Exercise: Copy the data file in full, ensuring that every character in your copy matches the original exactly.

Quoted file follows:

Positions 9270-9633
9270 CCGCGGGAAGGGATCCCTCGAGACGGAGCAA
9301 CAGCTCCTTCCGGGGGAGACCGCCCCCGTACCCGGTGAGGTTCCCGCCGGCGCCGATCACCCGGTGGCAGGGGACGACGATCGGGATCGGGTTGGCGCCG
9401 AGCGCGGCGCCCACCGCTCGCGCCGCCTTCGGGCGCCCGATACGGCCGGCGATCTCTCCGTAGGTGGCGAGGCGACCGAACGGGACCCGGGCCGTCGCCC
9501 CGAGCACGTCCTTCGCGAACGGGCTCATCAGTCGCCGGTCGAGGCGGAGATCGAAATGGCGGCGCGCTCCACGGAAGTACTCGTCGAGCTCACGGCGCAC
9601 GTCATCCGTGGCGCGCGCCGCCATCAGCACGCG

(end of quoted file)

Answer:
Positions 9270-9633
9270 CCGCGGGAAGGGATCCCTCGAGACGGAGCAA
9301 CAGCTCCTTCCGGGGGAGACCGCCCCCGTACCCGGTGAGGTTCCCGCCGGCGCCGATCACCCGGTGGCAGGGGACGACGATCGGGATCGGGTTGGCGCCG
9401 AGCGCGGCGCCCACCGCTCGCGCCGCCTTCGGGCGCCCGATACGGCCGGCGATCTCTCCGTAGGTGGCGAGGCGACCGAACGGGACCCGGGCCGTCGCCC
9501 CGAGCACGTCCTTCGCGAACGGGCTCATCAGTCGCCGGTCGAGGCGGAGATCGAAATGGCGGCGCGCTCCACGGAAGTACTCGTCGAGCTCACGGCGCAC
9601 GTCATCCGTGGCGCGCGCCGCCATCAGCACGCG